trump putin

In sixty bland words, the most powerful figure in US intelligence overnight rebuked his own president about Russia’s interference in the 2016 election, making clear that Donald Trump’s ready acceptance of Vladimir Putin’s claim that Russia was entirely innocent was wrong. Director of National Intelligence Daniel Coats said:

The role of the Intelligence Community is to provide the best information and fact-based assessments possible for the President and policymakers. We have been clear in our assessments of Russian meddling in the 2016 election and their ongoing, pervasive efforts to undermine our democracy, and we will continue to provide unvarnished and objective intelligence in support of our national security.

Given that the Mueller inquiry has now produced indictments for a dozen Russian agents, in addition to a string of indictments and guilty pleas from Trump-connected US figures in relation to their contact with Russians, it’s now become impossible to credibly dismiss the argument that Russia interfered with the 2016 election. But not according to Trump, who declared about Putin “he just said it’s not Russia… I don’t see any reason why it would be… President Putin was extremely strong and powerful in his denial today.” Trump then went on to call Mueller’s inquiry “a disaster for our country” and “a total witch hunt.”

Trump’s preference for believing the kleptocratic thug Putin over his own intelligence services left Republicans and Trump supporters — even Newt Gingrich — aghast. Others went further. The former head of the CIA, John Brennan, called it treasonous and an impeachable offence.

Let’s bear in mind the extraordinary degree of hypocrisy here: the military-intelligence establishment of the United States, which routinely and systematically interferes in the elections of countries all over the world and will even engage in, or support, regime change when it doesn’t get its way, is outraged about Russian interference in its own election processes. But the fact of the interference itself — and the rich irony of it — is not the issue. The issue is Trump’s alignment with Putin. It is not merely the case that Trump believes there are benefits to forging a closer relationship with the Russian autocrat. This is no Nixon-goes-to-China moment. In addition to his obsequious public acquiescence to Putin in Helsinki, he is implementing the same agenda as Putin: encouraging the far right in Europe, encouraging the break-up of the European Union, looking to undermine European governments, attacking the press as the enemy of his country, and enriching himself and his family and circle while in office.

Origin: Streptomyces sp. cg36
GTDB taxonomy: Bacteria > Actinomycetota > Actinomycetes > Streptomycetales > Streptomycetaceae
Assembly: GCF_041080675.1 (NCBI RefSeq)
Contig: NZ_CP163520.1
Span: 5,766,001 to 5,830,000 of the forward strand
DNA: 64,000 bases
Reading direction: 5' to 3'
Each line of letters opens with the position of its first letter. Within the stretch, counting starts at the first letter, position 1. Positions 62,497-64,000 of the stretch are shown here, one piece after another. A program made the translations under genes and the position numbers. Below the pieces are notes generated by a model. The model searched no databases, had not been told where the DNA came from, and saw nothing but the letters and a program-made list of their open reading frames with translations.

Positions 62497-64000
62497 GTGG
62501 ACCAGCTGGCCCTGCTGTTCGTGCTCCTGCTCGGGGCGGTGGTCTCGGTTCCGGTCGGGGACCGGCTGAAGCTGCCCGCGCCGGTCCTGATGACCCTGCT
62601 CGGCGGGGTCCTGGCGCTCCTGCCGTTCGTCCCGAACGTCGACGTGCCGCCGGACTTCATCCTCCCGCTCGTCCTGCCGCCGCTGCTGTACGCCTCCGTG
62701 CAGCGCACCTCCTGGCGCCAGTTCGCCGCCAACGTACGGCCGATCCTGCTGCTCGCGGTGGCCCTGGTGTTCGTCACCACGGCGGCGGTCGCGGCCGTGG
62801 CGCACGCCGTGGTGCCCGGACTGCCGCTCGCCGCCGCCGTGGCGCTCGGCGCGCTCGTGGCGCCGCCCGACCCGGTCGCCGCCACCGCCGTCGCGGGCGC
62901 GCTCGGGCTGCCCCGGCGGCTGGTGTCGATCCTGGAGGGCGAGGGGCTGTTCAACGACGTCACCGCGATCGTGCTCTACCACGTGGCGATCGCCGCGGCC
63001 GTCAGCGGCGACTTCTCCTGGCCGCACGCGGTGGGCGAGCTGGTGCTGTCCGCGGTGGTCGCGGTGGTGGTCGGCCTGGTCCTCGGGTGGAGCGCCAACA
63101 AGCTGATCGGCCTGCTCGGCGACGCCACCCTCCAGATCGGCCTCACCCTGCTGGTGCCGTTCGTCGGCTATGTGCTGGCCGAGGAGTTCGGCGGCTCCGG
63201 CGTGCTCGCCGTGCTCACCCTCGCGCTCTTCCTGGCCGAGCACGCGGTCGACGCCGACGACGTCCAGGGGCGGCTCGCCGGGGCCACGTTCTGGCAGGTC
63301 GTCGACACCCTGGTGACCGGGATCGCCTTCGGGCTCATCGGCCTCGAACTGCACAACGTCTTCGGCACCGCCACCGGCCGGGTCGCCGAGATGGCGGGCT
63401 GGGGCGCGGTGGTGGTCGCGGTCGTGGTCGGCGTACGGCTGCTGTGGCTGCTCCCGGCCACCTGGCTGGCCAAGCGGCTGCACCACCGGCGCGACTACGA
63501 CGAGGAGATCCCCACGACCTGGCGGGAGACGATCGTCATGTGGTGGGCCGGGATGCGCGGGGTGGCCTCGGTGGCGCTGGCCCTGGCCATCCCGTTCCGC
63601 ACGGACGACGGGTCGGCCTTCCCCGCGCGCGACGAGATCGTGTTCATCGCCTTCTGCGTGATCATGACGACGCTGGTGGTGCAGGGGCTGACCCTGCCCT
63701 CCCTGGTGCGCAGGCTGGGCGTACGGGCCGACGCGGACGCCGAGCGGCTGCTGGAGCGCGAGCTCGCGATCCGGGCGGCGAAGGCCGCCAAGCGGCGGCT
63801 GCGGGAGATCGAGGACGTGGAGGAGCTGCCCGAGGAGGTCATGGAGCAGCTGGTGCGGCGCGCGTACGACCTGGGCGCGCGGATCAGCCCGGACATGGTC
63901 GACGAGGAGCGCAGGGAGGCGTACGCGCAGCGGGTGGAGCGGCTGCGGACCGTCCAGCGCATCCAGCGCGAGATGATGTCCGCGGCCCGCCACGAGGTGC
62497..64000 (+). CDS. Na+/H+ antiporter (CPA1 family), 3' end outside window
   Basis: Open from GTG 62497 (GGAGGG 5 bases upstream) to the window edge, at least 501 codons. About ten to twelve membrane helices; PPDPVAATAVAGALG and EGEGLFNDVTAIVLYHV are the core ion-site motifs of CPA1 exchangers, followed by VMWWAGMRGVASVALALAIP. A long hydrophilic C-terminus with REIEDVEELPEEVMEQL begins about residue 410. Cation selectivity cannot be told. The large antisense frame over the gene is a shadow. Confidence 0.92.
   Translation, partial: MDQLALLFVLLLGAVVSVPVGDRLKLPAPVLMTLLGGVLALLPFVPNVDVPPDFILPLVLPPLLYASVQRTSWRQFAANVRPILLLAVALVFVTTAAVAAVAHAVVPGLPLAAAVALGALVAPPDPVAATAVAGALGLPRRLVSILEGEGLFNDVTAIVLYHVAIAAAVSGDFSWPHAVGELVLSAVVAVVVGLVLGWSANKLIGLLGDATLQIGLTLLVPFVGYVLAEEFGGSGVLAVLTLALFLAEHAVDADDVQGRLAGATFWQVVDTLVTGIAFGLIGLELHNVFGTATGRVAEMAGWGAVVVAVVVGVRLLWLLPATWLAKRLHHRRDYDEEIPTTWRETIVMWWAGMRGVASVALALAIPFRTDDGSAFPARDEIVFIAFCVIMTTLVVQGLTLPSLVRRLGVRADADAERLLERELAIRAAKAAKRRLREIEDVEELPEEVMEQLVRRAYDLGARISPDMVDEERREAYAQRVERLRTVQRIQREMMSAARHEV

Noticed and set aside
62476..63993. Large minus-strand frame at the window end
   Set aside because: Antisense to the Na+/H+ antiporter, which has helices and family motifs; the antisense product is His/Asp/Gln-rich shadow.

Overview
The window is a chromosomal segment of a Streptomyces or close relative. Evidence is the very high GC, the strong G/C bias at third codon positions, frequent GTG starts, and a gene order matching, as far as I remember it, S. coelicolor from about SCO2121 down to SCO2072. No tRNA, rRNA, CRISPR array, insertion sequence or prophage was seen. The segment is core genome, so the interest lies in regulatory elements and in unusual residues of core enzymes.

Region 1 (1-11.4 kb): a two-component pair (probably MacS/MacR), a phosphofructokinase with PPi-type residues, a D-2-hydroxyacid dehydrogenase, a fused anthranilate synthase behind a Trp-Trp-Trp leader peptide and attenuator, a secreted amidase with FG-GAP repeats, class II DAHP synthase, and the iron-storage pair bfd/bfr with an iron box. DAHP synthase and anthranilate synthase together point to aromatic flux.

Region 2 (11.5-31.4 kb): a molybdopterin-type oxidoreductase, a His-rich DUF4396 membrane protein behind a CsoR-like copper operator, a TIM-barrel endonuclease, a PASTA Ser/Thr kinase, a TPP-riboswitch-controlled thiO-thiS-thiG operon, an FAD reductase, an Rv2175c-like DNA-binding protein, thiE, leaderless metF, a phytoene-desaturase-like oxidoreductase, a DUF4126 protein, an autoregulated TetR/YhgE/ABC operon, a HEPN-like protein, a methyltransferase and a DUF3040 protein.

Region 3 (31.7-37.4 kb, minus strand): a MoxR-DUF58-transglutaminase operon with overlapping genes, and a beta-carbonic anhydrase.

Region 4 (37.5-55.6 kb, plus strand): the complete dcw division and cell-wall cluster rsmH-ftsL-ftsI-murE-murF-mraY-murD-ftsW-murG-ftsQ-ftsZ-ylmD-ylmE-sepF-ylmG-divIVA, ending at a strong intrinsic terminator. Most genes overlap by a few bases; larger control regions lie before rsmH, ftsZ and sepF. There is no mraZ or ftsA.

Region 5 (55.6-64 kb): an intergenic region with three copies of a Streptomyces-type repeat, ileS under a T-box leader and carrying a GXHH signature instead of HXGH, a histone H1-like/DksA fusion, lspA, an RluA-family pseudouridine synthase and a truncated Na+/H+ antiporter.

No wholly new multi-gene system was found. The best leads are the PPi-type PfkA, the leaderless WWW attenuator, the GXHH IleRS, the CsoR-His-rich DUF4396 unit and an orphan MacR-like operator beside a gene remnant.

What was once a laughable idea, that the Russian regime had some sort of leverage over Trump that could be used to achieve his acquiescence to its agenda, must now be taken seriously as a plausible motive for Trump’s willingness to grovel to Putin, even in a manner that enrages his own supporters and staff. Certainly it must be a view now circulating even within the Republican Party, let alone the rest of Washington.

The Turnbull government, too, must start operating on the basis that the Russian regime — which, remember, was responsible for the murder of 38 Australians four years ago — is exercising undue and improper influence over the US president — a statement that is utterly remarkable to write and yet which must now be taken seriously. Turnbull’s approach to Trump has been to truckle as much as possible in the hope of winning exemptions from his more ludicrous policies. That succeeded on the narrow issue of steel and aluminium tariffs (along with several other countries) but it is unlikely to afford much protection from the trade war he is stoking with China. Certainly it is clear that what has been the bedrock of Australian foreign policy for sixty years — our automatic backing by the United States on matters of strategic interest — can no longer be relied on if it involves the interests of Russia. 

“We can no longer completely rely on the White House,” German foreign minister Heiko Maas said yesterday. That may be true as much for us as for the Europeans.

Should Australia step away from its U.S. relationship? Write to us at [email protected] and let us know.

Peter Fray

Crikey is funded by readers like you.

Without subscribers, we cannot do what we do. We can’t examine, explore or explain. We can’t take the spin, the weasel words, the waffle and lectures and render them meaningful. Without subscribers, we cannot help you understand the world better, so you can form your own views and opinions. That’s what we’re here to do, and that’s why we need you.

Now more than ever.

Peter Fray
Editor-In-Chief of Crikey

Join us today